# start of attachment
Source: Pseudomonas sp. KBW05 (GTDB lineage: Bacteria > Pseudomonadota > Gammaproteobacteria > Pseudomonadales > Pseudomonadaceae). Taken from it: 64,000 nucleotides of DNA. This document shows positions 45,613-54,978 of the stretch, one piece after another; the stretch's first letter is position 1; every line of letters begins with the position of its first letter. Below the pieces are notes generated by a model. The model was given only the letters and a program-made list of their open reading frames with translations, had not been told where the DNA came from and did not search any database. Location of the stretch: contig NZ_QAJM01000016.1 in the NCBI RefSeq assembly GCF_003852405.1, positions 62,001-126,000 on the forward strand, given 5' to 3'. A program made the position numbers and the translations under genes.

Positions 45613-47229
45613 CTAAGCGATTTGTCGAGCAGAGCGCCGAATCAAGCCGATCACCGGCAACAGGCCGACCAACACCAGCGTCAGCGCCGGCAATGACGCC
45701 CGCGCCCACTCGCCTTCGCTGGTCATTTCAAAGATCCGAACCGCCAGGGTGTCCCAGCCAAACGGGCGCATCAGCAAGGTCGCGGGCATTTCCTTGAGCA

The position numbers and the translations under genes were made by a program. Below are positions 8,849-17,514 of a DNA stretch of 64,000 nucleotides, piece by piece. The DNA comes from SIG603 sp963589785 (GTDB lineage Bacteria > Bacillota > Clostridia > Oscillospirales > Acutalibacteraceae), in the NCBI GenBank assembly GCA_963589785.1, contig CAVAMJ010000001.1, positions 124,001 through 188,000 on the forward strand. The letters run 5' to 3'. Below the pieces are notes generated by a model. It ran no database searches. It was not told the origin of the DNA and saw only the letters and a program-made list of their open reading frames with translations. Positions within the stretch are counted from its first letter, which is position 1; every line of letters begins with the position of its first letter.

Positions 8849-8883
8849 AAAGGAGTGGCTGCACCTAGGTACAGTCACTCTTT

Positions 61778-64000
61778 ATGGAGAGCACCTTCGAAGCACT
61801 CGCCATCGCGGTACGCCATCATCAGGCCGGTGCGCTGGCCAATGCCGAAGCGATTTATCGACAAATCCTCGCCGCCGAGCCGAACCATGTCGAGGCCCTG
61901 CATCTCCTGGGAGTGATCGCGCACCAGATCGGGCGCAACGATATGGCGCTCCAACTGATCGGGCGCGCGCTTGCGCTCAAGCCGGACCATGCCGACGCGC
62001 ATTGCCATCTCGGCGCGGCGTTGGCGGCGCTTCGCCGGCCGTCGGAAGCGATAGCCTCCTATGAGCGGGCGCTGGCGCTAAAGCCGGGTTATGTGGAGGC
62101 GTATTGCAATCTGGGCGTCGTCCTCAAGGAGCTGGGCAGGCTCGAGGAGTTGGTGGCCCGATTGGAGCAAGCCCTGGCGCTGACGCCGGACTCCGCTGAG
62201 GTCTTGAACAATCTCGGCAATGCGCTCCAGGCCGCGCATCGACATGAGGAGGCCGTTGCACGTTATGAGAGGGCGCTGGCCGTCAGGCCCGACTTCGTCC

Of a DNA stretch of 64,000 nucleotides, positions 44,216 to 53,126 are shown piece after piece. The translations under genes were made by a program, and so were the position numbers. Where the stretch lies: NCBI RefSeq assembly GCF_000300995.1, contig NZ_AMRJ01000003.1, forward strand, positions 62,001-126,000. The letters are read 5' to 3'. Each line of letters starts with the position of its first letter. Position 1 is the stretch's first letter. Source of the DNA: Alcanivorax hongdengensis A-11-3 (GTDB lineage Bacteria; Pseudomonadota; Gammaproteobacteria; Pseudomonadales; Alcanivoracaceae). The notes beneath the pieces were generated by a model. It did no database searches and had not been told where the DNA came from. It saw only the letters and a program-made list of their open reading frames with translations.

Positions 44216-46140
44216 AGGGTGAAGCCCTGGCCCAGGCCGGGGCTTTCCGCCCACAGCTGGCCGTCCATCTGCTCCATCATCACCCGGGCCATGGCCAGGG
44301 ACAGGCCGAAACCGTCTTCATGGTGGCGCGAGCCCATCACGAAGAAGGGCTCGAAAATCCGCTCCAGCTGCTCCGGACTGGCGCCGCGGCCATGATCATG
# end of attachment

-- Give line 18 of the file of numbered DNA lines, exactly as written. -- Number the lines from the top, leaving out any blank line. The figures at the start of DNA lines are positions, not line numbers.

44301 ACAGGCCGAAACCGTCTTCATGGTGGCGCGAGCCCATCACGAAGAAGGGCTCGAAAATCCGCTCCAGCTGCTCCGGACTGGCGCCGCGGCCATGATCATG